Korax paused to calm his mind. What he was about to attempt was dangerous, some might even say blasphemous. He wondered, after all, if he should stop. But then he felt the sore place in his jaw, and remembered the cause of that injury. He thought of all the times he had been hurt and humiliated by Patrollos and others like him.
With a trembling hand, Korax reached for an incense cake. When he dropped it into the brazier, the flames shot up a brilliant orange and spat a gout of perfumed smoke.
“If fiery destruction be the fate of Korax, son of Leontes,” he whispered to himself, “then at least he will singe a few enemies before he burns.”
Not a bad conceit, he thought, as he picked up the dagger.
Outside the window, Rhodos lay quiet in the glimmering moonlight—the city asleep, all unaware of Korax and his magic. He traced in the air symbols of invocation he had watched his mother use. Then he spoke the words he had prepared, pitching his voice at a low murmur so as not to waken the household.
“I call upon you, Dionysus, lord of many voices, patron of players and poets, god of the wild places and the wild heart. I, Korax, son of Anticleia of the Thracian tribes, child of the witches of Hecate, summon you now in all your power and might to come before me. By flame and smoke, I conjure you to appear.”
His hand shook as he put down the dagger. The fire in the brazier sputtered and writhed, seeming to glow brighter, to blaze with the very presence of the god. Korax stared entranced, and for several moments forgot what he intended to do.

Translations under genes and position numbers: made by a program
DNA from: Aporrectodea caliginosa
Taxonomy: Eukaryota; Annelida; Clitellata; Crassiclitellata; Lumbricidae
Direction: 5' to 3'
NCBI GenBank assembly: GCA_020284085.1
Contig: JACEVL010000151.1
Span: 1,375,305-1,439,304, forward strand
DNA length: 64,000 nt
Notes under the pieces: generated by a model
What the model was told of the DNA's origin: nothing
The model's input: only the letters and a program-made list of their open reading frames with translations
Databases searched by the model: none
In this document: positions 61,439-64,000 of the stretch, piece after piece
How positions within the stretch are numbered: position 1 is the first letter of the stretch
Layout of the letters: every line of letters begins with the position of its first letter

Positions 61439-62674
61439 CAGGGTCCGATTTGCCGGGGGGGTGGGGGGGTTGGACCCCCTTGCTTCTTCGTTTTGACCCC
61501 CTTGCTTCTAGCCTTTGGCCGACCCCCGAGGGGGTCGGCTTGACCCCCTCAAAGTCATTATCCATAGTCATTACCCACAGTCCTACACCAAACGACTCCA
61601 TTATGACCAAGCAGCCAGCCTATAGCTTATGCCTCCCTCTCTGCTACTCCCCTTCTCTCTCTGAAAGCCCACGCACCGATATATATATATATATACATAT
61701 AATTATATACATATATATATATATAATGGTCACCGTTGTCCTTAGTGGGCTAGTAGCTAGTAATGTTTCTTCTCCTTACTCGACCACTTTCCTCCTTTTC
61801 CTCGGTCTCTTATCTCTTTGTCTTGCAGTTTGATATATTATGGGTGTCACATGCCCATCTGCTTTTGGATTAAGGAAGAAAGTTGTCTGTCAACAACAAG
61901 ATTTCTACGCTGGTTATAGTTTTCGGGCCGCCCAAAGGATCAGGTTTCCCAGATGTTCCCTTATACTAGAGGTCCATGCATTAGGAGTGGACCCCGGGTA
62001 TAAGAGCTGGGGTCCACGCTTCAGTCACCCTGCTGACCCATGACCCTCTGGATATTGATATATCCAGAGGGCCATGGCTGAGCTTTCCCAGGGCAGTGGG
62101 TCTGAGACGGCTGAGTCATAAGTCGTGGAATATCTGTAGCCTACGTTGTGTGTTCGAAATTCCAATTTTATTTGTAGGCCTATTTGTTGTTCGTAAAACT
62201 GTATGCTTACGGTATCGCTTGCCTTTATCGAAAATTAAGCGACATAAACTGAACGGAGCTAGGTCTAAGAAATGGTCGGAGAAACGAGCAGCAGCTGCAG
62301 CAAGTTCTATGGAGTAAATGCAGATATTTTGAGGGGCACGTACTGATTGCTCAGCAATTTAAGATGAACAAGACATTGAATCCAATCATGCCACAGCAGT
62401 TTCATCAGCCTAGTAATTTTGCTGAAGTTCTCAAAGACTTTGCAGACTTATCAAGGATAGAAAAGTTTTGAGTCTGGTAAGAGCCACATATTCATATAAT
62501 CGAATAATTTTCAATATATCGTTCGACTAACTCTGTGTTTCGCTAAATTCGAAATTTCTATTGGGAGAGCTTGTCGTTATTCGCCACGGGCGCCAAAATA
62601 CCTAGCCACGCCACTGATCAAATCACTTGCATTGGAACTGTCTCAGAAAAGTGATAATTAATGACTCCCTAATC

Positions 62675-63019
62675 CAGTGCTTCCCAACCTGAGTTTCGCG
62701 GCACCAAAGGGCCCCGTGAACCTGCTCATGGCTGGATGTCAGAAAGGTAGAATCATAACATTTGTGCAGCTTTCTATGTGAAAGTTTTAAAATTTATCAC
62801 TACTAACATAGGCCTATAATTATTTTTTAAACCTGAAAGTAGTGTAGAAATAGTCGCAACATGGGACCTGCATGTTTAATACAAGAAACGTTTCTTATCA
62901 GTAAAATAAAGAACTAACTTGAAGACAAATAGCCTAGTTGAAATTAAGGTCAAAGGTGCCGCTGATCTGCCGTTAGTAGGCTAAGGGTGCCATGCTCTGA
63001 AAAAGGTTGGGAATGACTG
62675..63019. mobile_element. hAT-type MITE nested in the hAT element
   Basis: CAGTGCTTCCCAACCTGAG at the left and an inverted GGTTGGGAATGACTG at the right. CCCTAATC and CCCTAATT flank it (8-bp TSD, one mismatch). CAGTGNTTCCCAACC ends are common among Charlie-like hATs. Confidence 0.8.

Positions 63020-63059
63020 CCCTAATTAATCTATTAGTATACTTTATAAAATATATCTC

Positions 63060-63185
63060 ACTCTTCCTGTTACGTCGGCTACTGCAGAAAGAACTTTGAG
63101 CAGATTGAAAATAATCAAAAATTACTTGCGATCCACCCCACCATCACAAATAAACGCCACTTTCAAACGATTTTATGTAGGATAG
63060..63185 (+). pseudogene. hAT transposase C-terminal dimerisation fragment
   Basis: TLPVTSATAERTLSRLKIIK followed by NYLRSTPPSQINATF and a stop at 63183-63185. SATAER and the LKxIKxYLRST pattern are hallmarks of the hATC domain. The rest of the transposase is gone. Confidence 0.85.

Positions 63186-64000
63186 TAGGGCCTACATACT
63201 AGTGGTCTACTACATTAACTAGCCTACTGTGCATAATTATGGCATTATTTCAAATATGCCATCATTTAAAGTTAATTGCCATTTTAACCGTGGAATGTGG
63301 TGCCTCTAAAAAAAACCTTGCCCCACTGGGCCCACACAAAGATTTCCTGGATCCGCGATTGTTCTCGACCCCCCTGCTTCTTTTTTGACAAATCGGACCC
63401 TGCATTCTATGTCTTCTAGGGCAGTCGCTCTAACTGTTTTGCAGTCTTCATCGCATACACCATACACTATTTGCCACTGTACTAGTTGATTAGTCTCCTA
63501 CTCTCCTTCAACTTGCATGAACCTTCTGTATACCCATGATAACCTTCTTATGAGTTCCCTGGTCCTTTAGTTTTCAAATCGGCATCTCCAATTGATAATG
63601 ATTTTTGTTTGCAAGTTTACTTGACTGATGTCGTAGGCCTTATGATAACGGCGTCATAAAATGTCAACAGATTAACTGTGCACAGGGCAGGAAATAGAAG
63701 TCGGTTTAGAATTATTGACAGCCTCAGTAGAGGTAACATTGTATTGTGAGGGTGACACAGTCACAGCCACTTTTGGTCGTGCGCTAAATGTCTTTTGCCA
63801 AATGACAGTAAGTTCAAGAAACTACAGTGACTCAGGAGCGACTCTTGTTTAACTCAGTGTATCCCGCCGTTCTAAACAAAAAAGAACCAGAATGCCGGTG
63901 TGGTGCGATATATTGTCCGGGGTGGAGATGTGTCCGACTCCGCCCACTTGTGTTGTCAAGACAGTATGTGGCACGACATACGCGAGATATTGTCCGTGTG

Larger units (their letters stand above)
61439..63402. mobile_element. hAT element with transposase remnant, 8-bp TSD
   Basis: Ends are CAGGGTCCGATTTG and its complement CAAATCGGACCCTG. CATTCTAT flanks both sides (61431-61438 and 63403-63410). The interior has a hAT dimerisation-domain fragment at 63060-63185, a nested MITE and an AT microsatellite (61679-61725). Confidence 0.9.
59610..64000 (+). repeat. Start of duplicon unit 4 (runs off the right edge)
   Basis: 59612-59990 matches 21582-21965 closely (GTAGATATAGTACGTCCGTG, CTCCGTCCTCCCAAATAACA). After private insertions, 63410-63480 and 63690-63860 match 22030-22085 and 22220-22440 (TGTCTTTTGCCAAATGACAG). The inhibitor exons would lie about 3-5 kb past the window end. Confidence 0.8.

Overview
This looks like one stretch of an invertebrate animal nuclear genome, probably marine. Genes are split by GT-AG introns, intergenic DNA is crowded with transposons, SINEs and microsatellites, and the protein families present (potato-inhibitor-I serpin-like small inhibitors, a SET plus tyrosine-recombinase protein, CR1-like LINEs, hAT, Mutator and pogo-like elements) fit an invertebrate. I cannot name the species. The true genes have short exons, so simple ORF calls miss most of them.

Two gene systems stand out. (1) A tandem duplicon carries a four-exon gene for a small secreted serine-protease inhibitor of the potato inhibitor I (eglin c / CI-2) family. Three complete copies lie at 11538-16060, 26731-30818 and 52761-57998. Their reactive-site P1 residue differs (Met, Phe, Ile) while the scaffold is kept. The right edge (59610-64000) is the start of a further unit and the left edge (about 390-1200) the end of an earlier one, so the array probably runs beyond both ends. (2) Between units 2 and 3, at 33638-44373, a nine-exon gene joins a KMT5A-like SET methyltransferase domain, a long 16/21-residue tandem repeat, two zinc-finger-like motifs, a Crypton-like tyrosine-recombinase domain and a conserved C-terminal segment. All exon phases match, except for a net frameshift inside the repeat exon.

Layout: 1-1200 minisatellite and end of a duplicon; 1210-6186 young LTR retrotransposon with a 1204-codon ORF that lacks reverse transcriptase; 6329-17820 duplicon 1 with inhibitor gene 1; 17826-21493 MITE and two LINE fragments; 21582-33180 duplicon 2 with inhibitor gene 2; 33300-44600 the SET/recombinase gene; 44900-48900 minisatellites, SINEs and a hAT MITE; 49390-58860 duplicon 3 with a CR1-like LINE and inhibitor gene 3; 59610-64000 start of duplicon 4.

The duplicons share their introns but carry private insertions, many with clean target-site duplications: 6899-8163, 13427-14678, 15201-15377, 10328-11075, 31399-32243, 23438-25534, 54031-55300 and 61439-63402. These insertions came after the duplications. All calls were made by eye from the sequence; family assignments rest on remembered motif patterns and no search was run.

Then he remembered the singing contest at the Guild of Aphrodite. Patrollos and his friends would be there to try to win the prize.
And Korax would be waiting for them.
He steadied himself and reached for the birdcage. Opening the top, he grasped the thrush tightly and pulled it out. Gritting his teeth, he held the fluttering, struggling body close to the fire as he picked up the knife.
“I entreat you, Dionysus, to bend your power to my will. Inspire me with your brilliant music and fill my heart with poetry. But discomfit my enemies. Reduce their songs to foolish babble. Stitch their tongues inside their mouths and bind their wits like the hooves of fatted lambs. Rain laughter and derision on their efforts and bring them only shame. Thus I conjure you, Dionysus, god of poets and players, lord of many voices: Do thou as I will!”
Gripped by a fearful ecstasy, Korax lay the bird on the table and cut off its head with a stroke. Blood spurted, and he squeezed the quivering body in his fingers and poured the blood into the fire.